This past weekend, Echo Park rolled out the amps, paraded out the picnic tables and filled the afternoon with folk music to celebrate the 100th birthday of its one-time resident, “Dust Bowl Troubadour” Woody Guthrie. Nonprofit organization El Centro del Pueblo hosted an all-day show featuring performers who interpreted some of Guthrie’s most popular songs and performed their own compositions as well.
El Centro’s free extravaganza began with music but evolved into so much more, with offerings of “cowboy soup” (homemade beans), cornbread and other Dustbowl fare like corn on the cob. Art hung on the fences, books about Guthrie and Bob Dylan lay around on tables, and stories were told in an atmosphere that felt more like a community picnic than a traditional concert.
Armed with banjos, guitars, and harmonicas, a talented group of musicians entertained the crowd, encouraging everyone to sing along to “This Land Is My Land” and Guthrie’s popular children’s tune “Why Oh Why.” Bobby Halverston, whose father hails from the same town as Dylan in Minnesota, performed his own original songs inspired by Guthrie. Darryl Holter, a Guthrie historian, impressed the crowd with his dual harmonica-and-guitar-playing skills and told stories about the singer between songs. The Guthrie celebration continued at several shops in the Echo Park area, most notably at Stories bookstore around the corner from El Centro.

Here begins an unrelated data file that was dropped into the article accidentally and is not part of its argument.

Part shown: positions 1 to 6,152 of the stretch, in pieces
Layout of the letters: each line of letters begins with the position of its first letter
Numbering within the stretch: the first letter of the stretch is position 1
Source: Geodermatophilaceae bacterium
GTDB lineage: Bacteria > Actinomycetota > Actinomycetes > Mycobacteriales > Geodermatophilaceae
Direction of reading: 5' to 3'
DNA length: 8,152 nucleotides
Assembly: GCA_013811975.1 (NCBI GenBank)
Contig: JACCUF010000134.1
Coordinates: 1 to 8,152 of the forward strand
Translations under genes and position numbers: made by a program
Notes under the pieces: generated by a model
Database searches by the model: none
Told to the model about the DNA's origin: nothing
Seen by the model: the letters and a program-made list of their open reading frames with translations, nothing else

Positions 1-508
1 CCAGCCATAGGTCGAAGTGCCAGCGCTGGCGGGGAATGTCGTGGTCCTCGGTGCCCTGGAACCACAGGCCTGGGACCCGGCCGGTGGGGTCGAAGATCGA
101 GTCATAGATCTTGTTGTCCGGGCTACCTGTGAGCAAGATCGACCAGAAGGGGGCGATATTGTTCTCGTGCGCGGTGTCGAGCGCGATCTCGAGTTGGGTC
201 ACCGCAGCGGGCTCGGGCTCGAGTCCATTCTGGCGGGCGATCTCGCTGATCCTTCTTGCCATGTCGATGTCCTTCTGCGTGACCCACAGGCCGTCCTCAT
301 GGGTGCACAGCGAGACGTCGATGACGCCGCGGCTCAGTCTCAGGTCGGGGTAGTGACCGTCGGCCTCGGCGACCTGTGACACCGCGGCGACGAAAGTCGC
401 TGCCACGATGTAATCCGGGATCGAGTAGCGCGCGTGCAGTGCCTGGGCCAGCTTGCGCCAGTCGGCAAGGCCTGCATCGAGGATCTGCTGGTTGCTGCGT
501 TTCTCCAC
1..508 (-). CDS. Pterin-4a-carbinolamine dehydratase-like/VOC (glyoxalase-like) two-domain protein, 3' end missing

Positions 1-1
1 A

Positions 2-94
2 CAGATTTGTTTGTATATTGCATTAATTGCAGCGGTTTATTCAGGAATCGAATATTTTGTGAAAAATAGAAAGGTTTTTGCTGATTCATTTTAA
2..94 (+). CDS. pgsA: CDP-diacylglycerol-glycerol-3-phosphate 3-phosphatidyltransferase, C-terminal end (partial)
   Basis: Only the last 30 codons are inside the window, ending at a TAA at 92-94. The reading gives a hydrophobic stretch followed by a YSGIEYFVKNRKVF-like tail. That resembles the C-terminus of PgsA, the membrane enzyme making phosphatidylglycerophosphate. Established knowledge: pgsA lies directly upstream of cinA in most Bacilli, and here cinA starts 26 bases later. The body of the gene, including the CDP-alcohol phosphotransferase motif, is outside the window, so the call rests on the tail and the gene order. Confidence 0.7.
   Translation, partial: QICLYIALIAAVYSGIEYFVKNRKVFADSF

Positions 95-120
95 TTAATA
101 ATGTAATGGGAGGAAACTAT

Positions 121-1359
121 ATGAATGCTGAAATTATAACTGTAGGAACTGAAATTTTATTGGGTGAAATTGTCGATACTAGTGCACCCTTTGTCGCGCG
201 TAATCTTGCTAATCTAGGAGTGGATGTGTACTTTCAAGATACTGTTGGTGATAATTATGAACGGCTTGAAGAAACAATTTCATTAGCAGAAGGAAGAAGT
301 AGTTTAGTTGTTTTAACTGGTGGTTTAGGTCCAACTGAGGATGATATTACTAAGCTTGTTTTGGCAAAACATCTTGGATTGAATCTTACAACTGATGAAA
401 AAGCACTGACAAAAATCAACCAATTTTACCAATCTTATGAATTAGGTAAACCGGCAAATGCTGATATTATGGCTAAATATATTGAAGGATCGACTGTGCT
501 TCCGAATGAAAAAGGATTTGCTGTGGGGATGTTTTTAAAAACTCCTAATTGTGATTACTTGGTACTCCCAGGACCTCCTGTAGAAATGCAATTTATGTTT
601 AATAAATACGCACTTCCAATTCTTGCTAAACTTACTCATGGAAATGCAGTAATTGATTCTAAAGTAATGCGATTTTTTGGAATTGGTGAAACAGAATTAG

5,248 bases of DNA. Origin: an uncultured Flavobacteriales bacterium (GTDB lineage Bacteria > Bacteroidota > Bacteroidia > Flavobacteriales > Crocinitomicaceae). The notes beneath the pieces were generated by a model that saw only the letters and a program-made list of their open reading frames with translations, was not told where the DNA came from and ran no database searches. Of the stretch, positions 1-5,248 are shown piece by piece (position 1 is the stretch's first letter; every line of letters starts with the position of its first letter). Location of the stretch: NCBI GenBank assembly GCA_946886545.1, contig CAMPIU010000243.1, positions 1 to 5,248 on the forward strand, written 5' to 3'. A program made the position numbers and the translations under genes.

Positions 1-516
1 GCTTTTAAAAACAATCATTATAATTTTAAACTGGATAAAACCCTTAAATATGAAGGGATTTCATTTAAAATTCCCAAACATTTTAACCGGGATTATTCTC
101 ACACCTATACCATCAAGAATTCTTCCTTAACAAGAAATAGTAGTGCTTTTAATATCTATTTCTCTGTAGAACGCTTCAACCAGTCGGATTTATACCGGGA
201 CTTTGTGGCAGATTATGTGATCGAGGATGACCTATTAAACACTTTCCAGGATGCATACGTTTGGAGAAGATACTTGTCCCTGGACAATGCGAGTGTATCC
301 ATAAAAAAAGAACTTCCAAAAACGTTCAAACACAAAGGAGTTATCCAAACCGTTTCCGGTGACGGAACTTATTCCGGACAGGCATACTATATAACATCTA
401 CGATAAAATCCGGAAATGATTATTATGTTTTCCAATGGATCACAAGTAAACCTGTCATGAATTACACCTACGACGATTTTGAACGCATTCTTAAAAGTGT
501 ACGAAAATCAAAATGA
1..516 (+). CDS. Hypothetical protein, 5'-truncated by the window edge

Though Guthrie died in 1967, his music and spirit transcended the era. He believed passionately in his vision of truth and justice and he voiced the concerns and feelings of a class of Americans who felt downtrodden and overworked. Though Guthrie hit the peak of his fame long ago and in a very different era, many of his concerns still ring true clear as those well-known chords in “This Land Is My Land.”